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Non-Review Review: The Founder

The Founder is a reasonably solid drama, anchored in a strong central performance and a timely narrative.

In form, The Founder plays like a very old fashioned piece of prestige cinema. It is a grand and sweeping character-driving historical drama that spans a seven-year period from Dick and Mac McDonald’s first encounter with Ray Kroc to his eventual purchase of the family and business name. Unlike many contemporary historical dramas, there is no tight focus on a singular significant historical event. The Founder does not attempt to illuminate its central character through intense scrutiny of one big moment. Instead, it tries to tell the whole story.

Foundation myth.

Foundation myth.

The Founder hits all of the expected beats from a film like this. Although it is obvious rooted in a true story, the movie tracing an arc as smooth as that iconic golden “m.” This not necessarily a bad thing. The Founder knows what it is doing, and it sets out about doing it in an efficient manner. In its own strange way, this feels appropriate. The Founder is as precisely constructed as the “swift service” engine that Ray Kroc elevates from a local quirk to a national franchise. The Founder never falters too badly, never meanders unforgivably.

More than that, The Founder has the luxury of a fantastic central performance from Michael Keaton as the huckster salesman who attaches himself to a small family business and manoeuvres himself to the head of an international empire.

He only wants his cut.

He only wants his cut.

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Non-Review Review: Birdman (or, The Unexpected Virtue of Ignorance)

Birdman is a staggeringly cynical piece of work.

Alejandro González Iñárritu’s showbusiness satire has its knives out from the opening sequence, and never puts them away. It is a movie that is relentlessly snarky and bitter about just about any facet of the artistic process. The movie seldom pulls its punches, lawing into its targets with a vengeance. There are points where it almost seems too much, where it feels like Iñárritu might be better served to pull back or ease off for a moment as the film becomes just a little bit too much.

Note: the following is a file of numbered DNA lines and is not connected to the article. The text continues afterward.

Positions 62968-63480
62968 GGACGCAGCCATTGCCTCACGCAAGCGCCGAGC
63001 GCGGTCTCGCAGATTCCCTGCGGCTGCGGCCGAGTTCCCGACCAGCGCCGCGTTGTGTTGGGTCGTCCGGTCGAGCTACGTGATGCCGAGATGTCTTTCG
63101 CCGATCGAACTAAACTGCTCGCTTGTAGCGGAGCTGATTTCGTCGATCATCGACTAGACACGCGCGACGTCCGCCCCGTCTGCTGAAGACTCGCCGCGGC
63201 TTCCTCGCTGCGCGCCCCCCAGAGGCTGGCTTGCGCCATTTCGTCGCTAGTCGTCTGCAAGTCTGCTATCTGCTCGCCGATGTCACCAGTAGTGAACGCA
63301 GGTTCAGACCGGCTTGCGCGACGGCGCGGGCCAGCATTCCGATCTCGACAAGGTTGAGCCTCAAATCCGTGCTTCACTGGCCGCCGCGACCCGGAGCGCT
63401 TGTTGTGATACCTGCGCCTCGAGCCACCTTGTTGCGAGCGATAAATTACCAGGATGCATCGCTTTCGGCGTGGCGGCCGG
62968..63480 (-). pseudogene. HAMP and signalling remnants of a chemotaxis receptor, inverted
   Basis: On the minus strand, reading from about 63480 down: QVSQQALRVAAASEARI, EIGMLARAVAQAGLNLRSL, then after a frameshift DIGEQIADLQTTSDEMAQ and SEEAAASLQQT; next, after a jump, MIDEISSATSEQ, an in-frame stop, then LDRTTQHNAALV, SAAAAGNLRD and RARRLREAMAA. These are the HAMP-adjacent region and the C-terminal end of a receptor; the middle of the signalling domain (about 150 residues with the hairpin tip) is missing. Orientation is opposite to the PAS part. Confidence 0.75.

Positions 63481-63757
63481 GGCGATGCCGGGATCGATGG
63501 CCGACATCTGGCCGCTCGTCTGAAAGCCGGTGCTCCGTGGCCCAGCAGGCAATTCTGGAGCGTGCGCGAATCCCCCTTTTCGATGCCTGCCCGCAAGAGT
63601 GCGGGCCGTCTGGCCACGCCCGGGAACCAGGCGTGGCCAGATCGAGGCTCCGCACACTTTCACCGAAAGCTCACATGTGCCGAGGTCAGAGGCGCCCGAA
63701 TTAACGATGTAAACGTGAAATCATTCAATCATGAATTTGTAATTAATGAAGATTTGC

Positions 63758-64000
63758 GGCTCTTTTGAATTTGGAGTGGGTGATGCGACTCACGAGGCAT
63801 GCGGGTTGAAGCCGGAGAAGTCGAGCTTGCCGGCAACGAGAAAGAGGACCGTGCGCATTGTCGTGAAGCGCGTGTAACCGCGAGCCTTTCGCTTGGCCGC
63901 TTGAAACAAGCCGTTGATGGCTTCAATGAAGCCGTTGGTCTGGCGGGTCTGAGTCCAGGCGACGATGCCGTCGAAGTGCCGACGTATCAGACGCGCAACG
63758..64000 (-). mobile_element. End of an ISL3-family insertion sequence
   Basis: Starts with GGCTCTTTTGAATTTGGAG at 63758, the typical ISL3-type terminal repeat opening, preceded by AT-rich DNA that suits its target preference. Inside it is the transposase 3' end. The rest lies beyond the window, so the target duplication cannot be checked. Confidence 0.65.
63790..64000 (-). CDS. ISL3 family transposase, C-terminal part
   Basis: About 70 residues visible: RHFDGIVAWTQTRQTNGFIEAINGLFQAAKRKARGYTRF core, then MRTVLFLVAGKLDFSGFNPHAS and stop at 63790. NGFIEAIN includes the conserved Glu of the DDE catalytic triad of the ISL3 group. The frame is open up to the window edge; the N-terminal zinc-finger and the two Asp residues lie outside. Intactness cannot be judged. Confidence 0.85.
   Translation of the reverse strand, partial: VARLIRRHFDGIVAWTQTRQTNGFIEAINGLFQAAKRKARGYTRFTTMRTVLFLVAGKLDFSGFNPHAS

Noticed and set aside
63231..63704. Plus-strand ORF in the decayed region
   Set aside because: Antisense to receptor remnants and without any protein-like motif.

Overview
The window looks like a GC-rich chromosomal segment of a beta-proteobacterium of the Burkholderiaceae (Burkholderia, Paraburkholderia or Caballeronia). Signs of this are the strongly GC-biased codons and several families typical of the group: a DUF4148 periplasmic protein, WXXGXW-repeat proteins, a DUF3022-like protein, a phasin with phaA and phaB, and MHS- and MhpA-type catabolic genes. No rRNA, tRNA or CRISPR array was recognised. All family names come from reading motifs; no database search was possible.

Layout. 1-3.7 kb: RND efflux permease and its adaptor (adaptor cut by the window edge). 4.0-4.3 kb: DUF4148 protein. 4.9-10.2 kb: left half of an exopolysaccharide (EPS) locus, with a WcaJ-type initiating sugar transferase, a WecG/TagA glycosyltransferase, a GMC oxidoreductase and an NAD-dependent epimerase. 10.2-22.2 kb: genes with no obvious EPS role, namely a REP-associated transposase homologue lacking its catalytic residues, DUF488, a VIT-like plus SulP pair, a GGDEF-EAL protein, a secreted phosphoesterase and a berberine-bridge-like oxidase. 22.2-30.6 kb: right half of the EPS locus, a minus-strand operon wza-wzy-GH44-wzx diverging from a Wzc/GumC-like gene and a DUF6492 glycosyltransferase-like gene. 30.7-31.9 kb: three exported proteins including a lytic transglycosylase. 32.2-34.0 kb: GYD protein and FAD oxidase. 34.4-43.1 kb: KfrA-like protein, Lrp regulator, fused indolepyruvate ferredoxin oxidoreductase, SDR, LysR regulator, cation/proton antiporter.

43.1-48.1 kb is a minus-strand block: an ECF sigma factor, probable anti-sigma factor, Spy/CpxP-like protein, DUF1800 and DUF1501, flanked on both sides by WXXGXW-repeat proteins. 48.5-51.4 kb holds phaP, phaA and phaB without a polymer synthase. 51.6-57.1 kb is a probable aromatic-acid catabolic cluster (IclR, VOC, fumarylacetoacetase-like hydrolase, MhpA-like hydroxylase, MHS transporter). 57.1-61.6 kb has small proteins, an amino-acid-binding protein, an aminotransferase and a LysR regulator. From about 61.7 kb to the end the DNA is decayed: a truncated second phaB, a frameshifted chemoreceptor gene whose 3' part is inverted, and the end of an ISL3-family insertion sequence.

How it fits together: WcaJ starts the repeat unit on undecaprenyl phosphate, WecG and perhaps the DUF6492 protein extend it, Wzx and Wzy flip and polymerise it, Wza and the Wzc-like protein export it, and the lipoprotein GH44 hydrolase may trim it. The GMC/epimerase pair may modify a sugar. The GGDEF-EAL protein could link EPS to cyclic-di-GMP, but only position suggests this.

Showtime!

Showtime!

Then again, Iñárritu turns the film’s relentlessness into a visual motif, structuring Birdman as one long unbroken take. This structure is only slightly disingenuous. While there are any number of “cheats” that allow Birdman to stitch together multiple takes, the end result is still a hugely ambitious and impressive piece of work. Even viewers as cynical as the film itself may find themselves marvelling at some of the incredibly fluid transitions and extended sequences. Birdman‘s anger might occasionally come close to suffocating, but its energy is infectious.

That is to say nothing of the performance at the centre of the film, with Michael Keaton playing a washed-up has-been celebrity desperately (and pathetically) fighting for artistic credibility after a career spent in blockbuster cinema. One of the more interesting aspects of Birdman is that it seems just as dismissive of the attempts at artistic rehabilitation as it does of the original “sell out” work. Birdman is a wry, clever and vicious piece of work. It is also a phenomenal accomplishment.

You wouldn't like him when he's angry...

You wouldn’t like him when he’s angry…

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Non-Review Review: RoboCop (2014)

José Padilha’s RoboCop reboot is much better than the lame duck attempt to adapt Total Recall a few years back. It’s a functional action film, structured well enough to stand on its own two feet as a science-fiction thriller. There are the obligatory explosions and CGI, but there’s also a clear enough story populated by reasonably well-drawn characters with just the faintest hint of social commentary at the core. It is solid and functional on its own terms, even if it suffers in comparison to its source material.